The Beacon Interval is how often your beacon transmits its advertising packet. The perfect frequency can be effected by environment, use case, and more.
This is the third in our series of quick guides to help you optimize your beacon network setup and operations. Our first post discussed the optimal Beacon ID strategy for your deployment, and the second talked about Transmission Power.
Today, we will learn about another basic configuration settings you can implement in your beacons, and how this affects your deployment and subsequent operations.
The beacon “Interval” setting determines how often your beacon will transmit its advertising packet (i.e. basically telling nearby devices “I’m here!”) This is usually measured in milliseconds (ms), but can be measured in seconds (s) at the very highest interval ranges.
In practice, however, you’ll generally only be concerned with the differences in milliseconds. There are (as of this writing) not many applications where using a second-long intervals is particularly useful. This may of course change in the future.
The lower your Interval rate (smaller number), the more often the beacon will transmit its advertising packet. As you might expect, this has a dramatic effect on your battery life, as seen in the table below.
You will notice immediately from the table that the current standard for the iBeacon profile (i.e. the settings recommended by Apple) actually causes dramatically reduced battery life. In reality, though, there are many cases where such a low Interval is pretty unnecessary.
It is important to note that the 100 ms interval recommended by Apple is not required. Apple’s justification for using such a setting is based on achieving high signal stability (arguable) and highly accurate indoor positioning (this is actually true.)
It’s worth mentioning, though, that even setting up your beacons to transmit every 100 ms doesn’t mean an iPhone can respond to the signal with the same speed. iPhone calls back every 1 second due to system limitations. Decreasing your interval won’t change that; it’ll only increase the chance that a device manages to grab one signal out of a few transmitted within this second. This might be helpful especially when your users are moving fast or there are many obstacles within a beacon range.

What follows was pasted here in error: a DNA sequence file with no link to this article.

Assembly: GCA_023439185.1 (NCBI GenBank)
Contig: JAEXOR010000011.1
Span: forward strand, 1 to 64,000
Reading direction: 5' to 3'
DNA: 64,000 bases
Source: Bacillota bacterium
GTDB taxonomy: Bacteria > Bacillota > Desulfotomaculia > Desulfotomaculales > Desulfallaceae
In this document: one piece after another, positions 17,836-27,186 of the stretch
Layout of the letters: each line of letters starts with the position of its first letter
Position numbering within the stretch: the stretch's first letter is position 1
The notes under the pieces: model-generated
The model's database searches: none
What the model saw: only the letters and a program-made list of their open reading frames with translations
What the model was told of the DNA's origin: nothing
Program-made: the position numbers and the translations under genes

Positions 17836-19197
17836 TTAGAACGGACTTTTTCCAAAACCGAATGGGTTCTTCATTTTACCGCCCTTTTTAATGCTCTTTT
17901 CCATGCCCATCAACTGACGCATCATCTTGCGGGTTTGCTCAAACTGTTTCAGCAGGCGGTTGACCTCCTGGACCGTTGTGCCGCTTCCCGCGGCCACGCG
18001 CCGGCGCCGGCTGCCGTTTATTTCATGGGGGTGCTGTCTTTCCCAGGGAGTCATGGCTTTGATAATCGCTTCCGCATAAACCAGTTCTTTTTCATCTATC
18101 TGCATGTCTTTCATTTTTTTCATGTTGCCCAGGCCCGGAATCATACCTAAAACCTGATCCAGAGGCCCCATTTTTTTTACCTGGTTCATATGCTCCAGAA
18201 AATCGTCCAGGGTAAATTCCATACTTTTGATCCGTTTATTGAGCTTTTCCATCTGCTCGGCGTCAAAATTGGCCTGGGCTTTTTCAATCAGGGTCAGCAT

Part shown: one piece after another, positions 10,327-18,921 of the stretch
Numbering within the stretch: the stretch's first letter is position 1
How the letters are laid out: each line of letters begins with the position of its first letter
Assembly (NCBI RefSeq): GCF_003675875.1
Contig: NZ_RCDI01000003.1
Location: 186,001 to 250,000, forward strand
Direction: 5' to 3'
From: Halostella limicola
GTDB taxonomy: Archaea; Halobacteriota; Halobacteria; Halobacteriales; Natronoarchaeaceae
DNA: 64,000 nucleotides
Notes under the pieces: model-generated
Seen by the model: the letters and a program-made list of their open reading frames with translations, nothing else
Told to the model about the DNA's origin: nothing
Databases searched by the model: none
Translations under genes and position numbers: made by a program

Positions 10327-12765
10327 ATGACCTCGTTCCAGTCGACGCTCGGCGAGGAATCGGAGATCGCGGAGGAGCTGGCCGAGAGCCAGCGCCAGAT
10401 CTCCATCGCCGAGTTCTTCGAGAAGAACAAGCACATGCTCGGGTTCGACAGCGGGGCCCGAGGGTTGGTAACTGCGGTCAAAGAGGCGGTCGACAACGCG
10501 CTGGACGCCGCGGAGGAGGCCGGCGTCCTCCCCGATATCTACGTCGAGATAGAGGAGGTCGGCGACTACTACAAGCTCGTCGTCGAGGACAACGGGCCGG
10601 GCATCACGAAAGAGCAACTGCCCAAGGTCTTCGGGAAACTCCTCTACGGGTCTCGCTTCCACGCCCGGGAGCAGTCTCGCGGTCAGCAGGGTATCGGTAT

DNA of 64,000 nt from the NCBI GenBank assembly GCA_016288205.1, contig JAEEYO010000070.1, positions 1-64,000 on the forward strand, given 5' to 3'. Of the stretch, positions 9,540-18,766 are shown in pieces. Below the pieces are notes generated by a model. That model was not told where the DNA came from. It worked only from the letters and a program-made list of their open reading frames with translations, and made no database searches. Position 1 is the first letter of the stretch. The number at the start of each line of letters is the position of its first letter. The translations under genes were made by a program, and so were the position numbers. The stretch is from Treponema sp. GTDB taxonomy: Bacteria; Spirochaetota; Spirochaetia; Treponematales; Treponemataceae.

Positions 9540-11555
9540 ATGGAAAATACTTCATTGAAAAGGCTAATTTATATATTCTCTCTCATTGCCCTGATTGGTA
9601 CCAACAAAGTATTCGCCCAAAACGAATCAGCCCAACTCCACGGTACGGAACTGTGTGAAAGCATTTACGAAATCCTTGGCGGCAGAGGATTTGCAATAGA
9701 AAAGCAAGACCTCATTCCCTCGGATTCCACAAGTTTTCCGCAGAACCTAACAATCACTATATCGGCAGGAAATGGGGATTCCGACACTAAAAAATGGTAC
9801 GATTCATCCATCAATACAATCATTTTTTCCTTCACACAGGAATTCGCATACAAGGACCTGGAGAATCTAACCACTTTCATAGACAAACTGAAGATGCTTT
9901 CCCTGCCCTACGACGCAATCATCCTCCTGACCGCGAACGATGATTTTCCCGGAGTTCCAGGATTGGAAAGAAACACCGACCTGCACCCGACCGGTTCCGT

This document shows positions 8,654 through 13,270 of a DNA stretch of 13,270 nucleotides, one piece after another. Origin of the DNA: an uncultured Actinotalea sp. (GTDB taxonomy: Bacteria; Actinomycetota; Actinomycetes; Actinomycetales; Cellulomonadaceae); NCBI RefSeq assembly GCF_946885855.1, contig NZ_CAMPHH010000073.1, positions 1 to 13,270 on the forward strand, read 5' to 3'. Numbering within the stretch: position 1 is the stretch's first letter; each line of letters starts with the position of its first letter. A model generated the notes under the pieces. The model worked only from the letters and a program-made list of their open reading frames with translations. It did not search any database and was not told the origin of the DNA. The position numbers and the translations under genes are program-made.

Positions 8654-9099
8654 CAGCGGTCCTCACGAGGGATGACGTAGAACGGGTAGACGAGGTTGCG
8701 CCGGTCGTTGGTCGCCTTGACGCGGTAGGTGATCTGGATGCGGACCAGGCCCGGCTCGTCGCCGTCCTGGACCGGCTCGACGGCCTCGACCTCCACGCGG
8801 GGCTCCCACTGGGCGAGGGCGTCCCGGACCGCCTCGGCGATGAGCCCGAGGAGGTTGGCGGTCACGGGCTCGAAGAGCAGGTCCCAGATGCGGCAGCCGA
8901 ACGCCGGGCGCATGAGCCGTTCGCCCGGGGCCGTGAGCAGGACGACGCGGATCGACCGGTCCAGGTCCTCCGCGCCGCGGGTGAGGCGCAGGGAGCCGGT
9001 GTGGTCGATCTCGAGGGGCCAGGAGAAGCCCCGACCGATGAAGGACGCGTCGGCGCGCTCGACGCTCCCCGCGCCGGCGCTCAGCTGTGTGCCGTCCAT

On Android devices, there are no such limitations. Theoretically, you could develop an app that grabs and reacts to the beacon signal in seconds. We don’t recommend that, though, because it can cause a smartphone battery drainage.
In our own lab analysis, we have determined that higher interval settings (over 700 ms) actually cause major issues with signal stability. However, we have also determined that using the 100 ms interval setting, recommended for iBeacon, is actually overkill for this issue.
We’ve determined that 650 ms offers the perfect balance between signal stability and battery life, which is why we use this setting as our default option.
There are some cases where you do actually want to sacrifice your battery life for the sake of indoor positioning accuracy.
How do you make the right choice for your needs? It all depends on how accurately you need to determine the positioning of a device interacting with your beacon network.
The beacon interval can make quite a big difference to positioning accuracy. When positioning a person travelling at normal walking speed, there isn’t much practical difference in accuracy between the 20 ms and 650 ms setting (our default).
However, you can also see that with an Interval of 1000 ms (or 1 second), the positioning accuracy drops substantially, and you cannot tell precisely what path the customer was taking. This may or may not be a big deal for your use case, but it is important to understand the distinction.
We define a low Interval setting as 100 ms or less. There are a few particular cases when using a very low Interval setting is useful (to the point of sacrificing battery life.)
If neither of the above two points are applicable to your use case – then we highly recommend using an interval setting between 250 ms to 400 ms for the majority of deployments. Anything lower than this will quickly drain your battery, and anything higher may have performance issues due to signal instability.
Remember that we use a default beacon Interval of 650 ms, because we find it offers the best balance of performance and battery life in most cases.
Yes, it is true that Apple recommends a 100 ms Interval for the iBeacon profile. Don’t worry about it.
In practice, we find this setting to be very wasteful, and it adds unnecessary hassle when deploying any significant number of beacons. Save yourself the headache and use a higher interval setting.
The 100 ms recommendation from Apple is precisely that—a recommendation, not a requirement. We believe that Apple will eventually agree with us and change the recommendation to something more practical in the real world, and based on actual implementation experience.
Your beacons will still work with iOS devices just fine, regardless of your Interval setting. Actually, they’ll work better in most cases, assuming you use our recommendations.